Ligand-Induced 5-HT3 Receptor Internalization in Enteric Neurons in Rat Ileum

Samara L. Freeman, Jorg Glatzle, Carla S. Robin, Melissa Valdellon, Catia Sternini, James W. Sharp, Helen E Raybould

Research output: Contribution to journalArticle

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Abstract

Background & Aims: Release of 5-hydroxytryptamine (5-HT) from mucosal enterochromaffin cells and activation of 5-HT3 receptors (5-HT3Rs) on neurons in the gut wall is important in the response of the gut to the luminal environment. Intestinal inflammation is associated with increased levels of mucosal 5-HT. The aims of the study were to determine the following: (1) if 5-HT3R undergoes ligand-induced internalization in myenteric neurons, and (2) the effect of long-term increase of mucosal 5-HT on 5-HT3Rs. Methods: Acute effects of exogenous 5-HT or endogenous release of 5-HT by luminal glucose on cellular localization of 5-HT3Rs was determined by immunohistochemistry and confocal microscopy. Treatment with the serotonin re-uptake inhibitor, fluoxetine, for 6 days (20 mg/kg daily orally) was used to increase mucosal 5-HT chronically in rats. Net ileal fluid movement was measured in anesthetized rats by the weight change of a 2.5% agarose cylinder. Results: Acute increases in 5-HT induced by exogenous or endogenous 5-HT decreased 5-HT3R immunoreactivity at the neuronal cell membrane by 70% and 60%, respectively. Chronic fluoxetine treatment increased mucosal levels of 5-HT and decreased membrane 5-HT3R immunoreactivity by 27%. Net fluid absorption was decreased by a 5-HT3R agonist or by luminal glucose; this was attenuated 88% and 99%, respectively, by fluoxetine treatment. Conclusions: Long-term increase in 5-HT in the intestinal mucosa results in increased 5-HT3R internalization in myenteric neurons. Chronic changes in mucosal 5-HT may alter gastrointestinal secretory and motor function via ongoing loss of receptor from neuronal membrane, causing a mismatch between luminal content and absorption.

Original languageEnglish (US)
Pages (from-to)97-107
Number of pages11
JournalGastroenterology
Volume131
Issue number1
DOIs
StatePublished - Jul 2006

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Receptors, Serotonin, 5-HT3
Ileum
Serotonin
Ligands
Neurons
Fluoxetine
Serotonin 5-HT3 Receptor Agonists
Enterochromaffin Cells
Glucose
Membranes
Serotonin Uptake Inhibitors
Intestinal Mucosa
Confocal Microscopy
Sepharose
Therapeutics
Immunohistochemistry
Cell Membrane

ASJC Scopus subject areas

  • Gastroenterology

Cite this

Freeman, S. L., Glatzle, J., Robin, C. S., Valdellon, M., Sternini, C., Sharp, J. W., & Raybould, H. E. (2006). Ligand-Induced 5-HT3 Receptor Internalization in Enteric Neurons in Rat Ileum. Gastroenterology, 131(1), 97-107. https://doi.org/10.1053/j.gastro.2006.04.013

Ligand-Induced 5-HT3 Receptor Internalization in Enteric Neurons in Rat Ileum. / Freeman, Samara L.; Glatzle, Jorg; Robin, Carla S.; Valdellon, Melissa; Sternini, Catia; Sharp, James W.; Raybould, Helen E.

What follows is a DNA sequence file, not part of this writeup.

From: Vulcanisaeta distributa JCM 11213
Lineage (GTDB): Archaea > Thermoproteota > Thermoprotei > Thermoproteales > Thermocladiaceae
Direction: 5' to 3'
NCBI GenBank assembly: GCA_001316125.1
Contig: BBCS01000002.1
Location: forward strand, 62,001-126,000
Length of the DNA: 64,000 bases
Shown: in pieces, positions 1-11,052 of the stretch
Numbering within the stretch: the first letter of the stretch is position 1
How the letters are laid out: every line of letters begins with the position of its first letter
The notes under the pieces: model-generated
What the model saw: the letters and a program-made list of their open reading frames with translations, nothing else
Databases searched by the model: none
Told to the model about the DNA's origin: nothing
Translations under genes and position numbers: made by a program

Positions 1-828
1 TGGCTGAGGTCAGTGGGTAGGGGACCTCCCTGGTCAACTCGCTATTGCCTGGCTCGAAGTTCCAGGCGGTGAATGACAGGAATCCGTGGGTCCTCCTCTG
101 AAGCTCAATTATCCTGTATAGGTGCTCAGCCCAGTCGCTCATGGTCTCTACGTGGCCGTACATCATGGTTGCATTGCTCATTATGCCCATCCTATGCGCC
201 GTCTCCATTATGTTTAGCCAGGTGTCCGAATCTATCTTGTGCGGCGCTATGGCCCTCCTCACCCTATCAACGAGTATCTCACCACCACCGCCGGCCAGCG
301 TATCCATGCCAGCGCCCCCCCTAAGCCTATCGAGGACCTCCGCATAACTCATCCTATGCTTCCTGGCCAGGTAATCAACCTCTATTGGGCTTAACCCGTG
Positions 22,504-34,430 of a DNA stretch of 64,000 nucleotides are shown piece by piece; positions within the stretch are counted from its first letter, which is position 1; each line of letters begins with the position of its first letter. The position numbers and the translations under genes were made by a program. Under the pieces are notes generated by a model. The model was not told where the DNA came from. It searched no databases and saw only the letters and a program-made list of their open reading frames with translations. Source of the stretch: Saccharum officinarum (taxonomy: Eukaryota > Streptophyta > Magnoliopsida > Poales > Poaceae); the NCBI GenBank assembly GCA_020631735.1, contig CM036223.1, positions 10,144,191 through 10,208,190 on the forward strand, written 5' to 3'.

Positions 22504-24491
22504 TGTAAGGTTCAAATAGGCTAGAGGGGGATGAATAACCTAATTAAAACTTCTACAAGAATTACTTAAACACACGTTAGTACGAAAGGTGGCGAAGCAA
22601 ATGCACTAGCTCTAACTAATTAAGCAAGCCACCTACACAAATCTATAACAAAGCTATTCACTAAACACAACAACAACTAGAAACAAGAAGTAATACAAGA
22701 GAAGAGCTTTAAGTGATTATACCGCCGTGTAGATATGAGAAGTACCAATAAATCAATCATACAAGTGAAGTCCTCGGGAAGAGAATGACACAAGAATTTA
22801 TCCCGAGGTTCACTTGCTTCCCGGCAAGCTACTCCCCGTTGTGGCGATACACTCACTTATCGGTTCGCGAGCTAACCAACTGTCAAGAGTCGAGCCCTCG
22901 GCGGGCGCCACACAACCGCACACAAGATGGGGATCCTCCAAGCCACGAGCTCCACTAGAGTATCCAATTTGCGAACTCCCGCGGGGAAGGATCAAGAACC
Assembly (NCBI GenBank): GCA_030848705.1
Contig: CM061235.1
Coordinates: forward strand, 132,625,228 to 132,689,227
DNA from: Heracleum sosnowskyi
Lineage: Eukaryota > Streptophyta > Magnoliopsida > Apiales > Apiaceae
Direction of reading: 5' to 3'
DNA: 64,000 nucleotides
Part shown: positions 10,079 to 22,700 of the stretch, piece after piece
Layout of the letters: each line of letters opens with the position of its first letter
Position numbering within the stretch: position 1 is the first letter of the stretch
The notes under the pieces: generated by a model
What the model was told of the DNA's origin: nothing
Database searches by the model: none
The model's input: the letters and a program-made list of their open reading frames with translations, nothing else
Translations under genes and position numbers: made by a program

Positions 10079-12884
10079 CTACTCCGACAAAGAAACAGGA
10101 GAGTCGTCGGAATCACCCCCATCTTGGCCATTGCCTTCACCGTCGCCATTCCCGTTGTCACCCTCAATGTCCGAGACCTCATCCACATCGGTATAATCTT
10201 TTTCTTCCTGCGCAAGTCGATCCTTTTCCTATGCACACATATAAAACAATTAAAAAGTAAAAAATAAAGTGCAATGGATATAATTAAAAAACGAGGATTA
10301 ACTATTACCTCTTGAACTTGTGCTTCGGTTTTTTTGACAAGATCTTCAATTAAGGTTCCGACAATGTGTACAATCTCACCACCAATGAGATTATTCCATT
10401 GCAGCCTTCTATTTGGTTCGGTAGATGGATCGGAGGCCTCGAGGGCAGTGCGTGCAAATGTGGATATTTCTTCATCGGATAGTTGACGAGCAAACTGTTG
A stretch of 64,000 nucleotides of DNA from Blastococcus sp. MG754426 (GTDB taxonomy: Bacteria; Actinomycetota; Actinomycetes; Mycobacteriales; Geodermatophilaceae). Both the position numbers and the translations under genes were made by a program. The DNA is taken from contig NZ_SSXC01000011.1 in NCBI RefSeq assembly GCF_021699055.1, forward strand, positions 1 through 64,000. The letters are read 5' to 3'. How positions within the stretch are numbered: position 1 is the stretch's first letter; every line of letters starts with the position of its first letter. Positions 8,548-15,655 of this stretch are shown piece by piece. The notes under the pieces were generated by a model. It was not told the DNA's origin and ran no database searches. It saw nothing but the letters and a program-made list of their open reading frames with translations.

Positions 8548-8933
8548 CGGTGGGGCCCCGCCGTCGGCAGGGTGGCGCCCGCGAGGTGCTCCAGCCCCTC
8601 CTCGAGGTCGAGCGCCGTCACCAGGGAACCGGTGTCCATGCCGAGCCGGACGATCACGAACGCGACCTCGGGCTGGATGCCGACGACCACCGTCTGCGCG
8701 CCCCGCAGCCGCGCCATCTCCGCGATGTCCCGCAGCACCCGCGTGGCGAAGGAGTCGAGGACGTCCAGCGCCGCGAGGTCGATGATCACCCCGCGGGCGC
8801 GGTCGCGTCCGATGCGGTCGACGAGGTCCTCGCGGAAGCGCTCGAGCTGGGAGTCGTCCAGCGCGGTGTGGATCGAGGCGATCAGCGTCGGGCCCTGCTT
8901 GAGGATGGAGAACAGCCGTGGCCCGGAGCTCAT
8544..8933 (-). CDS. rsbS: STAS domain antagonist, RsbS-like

In: Gastroenterology, Vol. 131, No. 1, 07.2006, p. 97-107.

Research output: Contribution to journalArticle

Freeman, SL, Glatzle, J, Robin, CS, Valdellon, M, Sternini, C, Sharp, JW & Raybould, HE 2006, 'Ligand-Induced 5-HT3 Receptor Internalization in Enteric Neurons in Rat Ileum', Gastroenterology, vol. 131, no. 1, pp. 97-107. https://doi.org/10.1053/j.gastro.2006.04.013
Freeman SL, Glatzle J, Robin CS, Valdellon M, Sternini C, Sharp JW et al. Ligand-Induced 5-HT3 Receptor Internalization in Enteric Neurons in Rat Ileum. Gastroenterology. 2006 Jul;131(1):97-107. https://doi.org/10.1053/j.gastro.2006.04.013
Freeman, Samara L. ; Glatzle, Jorg ; Robin, Carla S. ; Valdellon, Melissa ; Sternini, Catia ; Sharp, James W. ; Raybould, Helen E. / Ligand-Induced 5-HT3 Receptor Internalization in Enteric Neurons in Rat Ileum. In: Gastroenterology. 2006 ; Vol. 131, No. 1. pp. 97-107.
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AB - Background & Aims: Release of 5-hydroxytryptamine (5-HT) from mucosal enterochromaffin cells and activation of 5-HT3 receptors (5-HT3Rs) on neurons in the gut wall is important in the response of the gut to the luminal environment. Intestinal inflammation is associated with increased levels of mucosal 5-HT. The aims of the study were to determine the following: (1) if 5-HT3R undergoes ligand-induced internalization in myenteric neurons, and (2) the effect of long-term increase of mucosal 5-HT on 5-HT3Rs. Methods: Acute effects of exogenous 5-HT or endogenous release of 5-HT by luminal glucose on cellular localization of 5-HT3Rs was determined by immunohistochemistry and confocal microscopy. Treatment with the serotonin re-uptake inhibitor, fluoxetine, for 6 days (20 mg/kg daily orally) was used to increase mucosal 5-HT chronically in rats. Net ileal fluid movement was measured in anesthetized rats by the weight change of a 2.5% agarose cylinder. Results: Acute increases in 5-HT induced by exogenous or endogenous 5-HT decreased 5-HT3R immunoreactivity at the neuronal cell membrane by 70% and 60%, respectively. Chronic fluoxetine treatment increased mucosal levels of 5-HT and decreased membrane 5-HT3R immunoreactivity by 27%. Net fluid absorption was decreased by a 5-HT3R agonist or by luminal glucose; this was attenuated 88% and 99%, respectively, by fluoxetine treatment. Conclusions: Long-term increase in 5-HT in the intestinal mucosa results in increased 5-HT3R internalization in myenteric neurons. Chronic changes in mucosal 5-HT may alter gastrointestinal secretory and motor function via ongoing loss of receptor from neuronal membrane, causing a mismatch between luminal content and absorption.

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